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Film opens up with shots of the rougher parts of Stockton California. Skid row. We end up in a hotel flop with a man lying on a bed in his underwear. He grabs a cigarette but can’t find a match. That gets him moving. Next scene he’s in a gym for a workout. Doesn’t look like he’s been in a gym for a while. He pulls out a couple pairs of boxing gloves, spars with a young guy who is shadow boxing.. We find out that he’s an ex pro fighter, Billy Tully. Tully gets winded fast, pulls a muscle. He befriends the kid, Ernie Munger, tells him that he has some talent and to look up his old manager.
Next scene we’re in the bar with Billy where he spends most of his time. He runs into a bar fly, Oma and her boyfriend Earl. They exchange drunk talk. Next morning Billy is out picking onions for minimum wage. Day labor and drinking are his life. The young fighter he met has looked up his ex- manager, Rueben, and is now pursuing a boxing career. Billy hooks up with Oma, and decides to get in shape and start fighting again. He goes back to his old manager, Ruben, who quickly sets up a feature fight for Billy who can still draw a few people in. Things go cow shit real quick with old resentments, booze feeding the fire.
This film takes you to the other side of the tracks. Flop hotels, bars, dives, booze, low level boxing, day labor, lost dreams, resentment etc. No flash and dash here. It’s raw, it’s gritty and it’s as real as a film can get. No bullshit in this one. John Huston pulls off a fantastic piece of film making and gives us a ride into the underbelly of down and out America. He makes a beautiful film out of Leonard Gardner’s story. Conrad L Hall captures all the realism on camera.
Performances are outstanding. From all the supporting actors up to the leads. Nicholas Colasanto as Rueben and Art Aragon as Babe are perfect as a couple of low rent boxing lifers. Huston sprinkled the film with ex- boxers and it gives it an authentic touch. Jeff Bridges is perfect as the young hopeful boxer, playing him with a subtle touch, no cliches. Candy Clark does the same kind of work as his girlfriend. But it’s the two leads that really put the kick into this one. Susan Tyrrell is as close as you get to perfect casting. You buy her 100% as a lush. No acting here. Just truthful and believable. She is an acting treasure. Stacy Keach as Tully gives a performance that is second to none. Nothing over the top. A real guy who feels life has dealt him a bad hand. Keach plays him with some quiet strength still inside but it is being drowned out by alcohol, lost dreams and resentment. A CB hall of fame job.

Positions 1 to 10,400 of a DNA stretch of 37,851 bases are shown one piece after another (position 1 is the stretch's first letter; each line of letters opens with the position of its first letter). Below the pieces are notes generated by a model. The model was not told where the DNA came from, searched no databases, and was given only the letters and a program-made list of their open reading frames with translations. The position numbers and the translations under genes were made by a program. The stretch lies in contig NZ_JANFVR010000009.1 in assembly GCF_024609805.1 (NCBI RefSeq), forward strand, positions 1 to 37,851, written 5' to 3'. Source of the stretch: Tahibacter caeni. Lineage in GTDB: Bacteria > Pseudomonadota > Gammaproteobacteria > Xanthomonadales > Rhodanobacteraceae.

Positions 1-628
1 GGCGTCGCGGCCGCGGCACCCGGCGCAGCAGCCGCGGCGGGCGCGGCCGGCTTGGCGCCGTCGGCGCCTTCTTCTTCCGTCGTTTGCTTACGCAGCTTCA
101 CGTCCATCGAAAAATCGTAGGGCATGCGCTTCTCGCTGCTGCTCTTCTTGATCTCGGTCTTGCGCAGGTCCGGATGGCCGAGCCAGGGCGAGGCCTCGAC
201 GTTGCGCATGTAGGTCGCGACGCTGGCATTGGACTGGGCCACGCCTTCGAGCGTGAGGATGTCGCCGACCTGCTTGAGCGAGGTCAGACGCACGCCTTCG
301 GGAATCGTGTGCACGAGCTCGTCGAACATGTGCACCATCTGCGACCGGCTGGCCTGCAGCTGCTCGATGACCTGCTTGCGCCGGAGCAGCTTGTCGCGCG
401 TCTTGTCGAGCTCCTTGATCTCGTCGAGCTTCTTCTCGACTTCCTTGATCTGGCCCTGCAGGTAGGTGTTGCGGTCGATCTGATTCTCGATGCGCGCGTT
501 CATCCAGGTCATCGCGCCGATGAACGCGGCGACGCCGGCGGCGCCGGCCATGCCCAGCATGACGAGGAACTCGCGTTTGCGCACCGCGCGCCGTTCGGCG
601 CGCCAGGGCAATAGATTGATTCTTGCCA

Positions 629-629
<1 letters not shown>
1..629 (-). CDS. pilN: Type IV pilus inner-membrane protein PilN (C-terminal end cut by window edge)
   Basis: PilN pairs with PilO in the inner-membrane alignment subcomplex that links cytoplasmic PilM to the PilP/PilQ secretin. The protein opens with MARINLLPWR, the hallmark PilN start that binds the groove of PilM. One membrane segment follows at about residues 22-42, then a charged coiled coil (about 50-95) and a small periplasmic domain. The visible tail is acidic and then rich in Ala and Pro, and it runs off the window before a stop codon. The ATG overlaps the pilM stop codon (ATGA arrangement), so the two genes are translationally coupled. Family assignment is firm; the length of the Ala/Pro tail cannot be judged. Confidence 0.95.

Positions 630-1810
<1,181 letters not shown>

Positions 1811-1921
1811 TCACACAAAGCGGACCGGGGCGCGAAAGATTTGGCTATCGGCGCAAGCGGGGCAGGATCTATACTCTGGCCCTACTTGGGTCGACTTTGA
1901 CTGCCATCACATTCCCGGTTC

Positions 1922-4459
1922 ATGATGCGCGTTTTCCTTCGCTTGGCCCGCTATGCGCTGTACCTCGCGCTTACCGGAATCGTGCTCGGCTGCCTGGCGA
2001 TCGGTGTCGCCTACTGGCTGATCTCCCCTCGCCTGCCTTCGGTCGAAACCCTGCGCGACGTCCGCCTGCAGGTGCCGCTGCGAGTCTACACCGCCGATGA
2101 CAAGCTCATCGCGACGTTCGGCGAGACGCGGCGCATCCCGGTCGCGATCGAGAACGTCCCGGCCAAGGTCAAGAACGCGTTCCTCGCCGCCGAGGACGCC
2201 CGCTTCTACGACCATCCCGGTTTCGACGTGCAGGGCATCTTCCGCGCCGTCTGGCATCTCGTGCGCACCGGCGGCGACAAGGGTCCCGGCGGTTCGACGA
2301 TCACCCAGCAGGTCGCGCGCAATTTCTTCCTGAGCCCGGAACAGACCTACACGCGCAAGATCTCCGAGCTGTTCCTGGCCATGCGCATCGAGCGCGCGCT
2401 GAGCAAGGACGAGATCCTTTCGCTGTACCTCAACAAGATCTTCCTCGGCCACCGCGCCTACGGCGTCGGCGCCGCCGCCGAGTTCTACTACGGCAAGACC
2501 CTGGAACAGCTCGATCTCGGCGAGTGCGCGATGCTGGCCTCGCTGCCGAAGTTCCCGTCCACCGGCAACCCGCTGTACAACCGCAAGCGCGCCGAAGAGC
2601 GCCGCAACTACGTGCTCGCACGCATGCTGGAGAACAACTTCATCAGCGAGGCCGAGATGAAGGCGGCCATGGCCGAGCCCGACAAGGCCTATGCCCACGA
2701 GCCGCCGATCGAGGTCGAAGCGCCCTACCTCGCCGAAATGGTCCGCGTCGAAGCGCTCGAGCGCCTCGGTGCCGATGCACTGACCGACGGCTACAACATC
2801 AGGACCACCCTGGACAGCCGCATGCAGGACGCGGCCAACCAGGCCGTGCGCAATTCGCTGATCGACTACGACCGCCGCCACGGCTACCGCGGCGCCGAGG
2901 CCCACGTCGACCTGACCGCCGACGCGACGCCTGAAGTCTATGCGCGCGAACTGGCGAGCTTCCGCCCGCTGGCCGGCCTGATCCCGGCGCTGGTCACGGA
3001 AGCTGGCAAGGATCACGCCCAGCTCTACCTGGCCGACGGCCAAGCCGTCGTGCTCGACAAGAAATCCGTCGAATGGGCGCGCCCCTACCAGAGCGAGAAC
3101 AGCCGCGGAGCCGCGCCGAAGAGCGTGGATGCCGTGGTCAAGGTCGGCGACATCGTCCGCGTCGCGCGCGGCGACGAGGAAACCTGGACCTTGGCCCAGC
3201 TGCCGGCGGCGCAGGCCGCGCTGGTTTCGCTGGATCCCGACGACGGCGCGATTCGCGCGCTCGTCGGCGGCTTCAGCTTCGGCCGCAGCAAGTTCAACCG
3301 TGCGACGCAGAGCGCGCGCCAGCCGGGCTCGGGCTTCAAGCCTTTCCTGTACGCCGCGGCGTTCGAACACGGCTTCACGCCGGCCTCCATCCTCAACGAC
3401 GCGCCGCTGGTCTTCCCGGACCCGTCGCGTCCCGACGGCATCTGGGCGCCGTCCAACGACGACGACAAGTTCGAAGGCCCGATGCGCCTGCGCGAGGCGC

CB did not feel cheated after sitting through this one. It’s one of his alltime favorite movies. It’s so real you can feel, taste and smell it it. Realistic slice of life. From the opening sequence with a Kris Kristofferson song to the end, you will feel that you have visited Fat City. Where dreamers live.
In the words of Billy Tully, “Before you get rolling you make a B-line for the drain”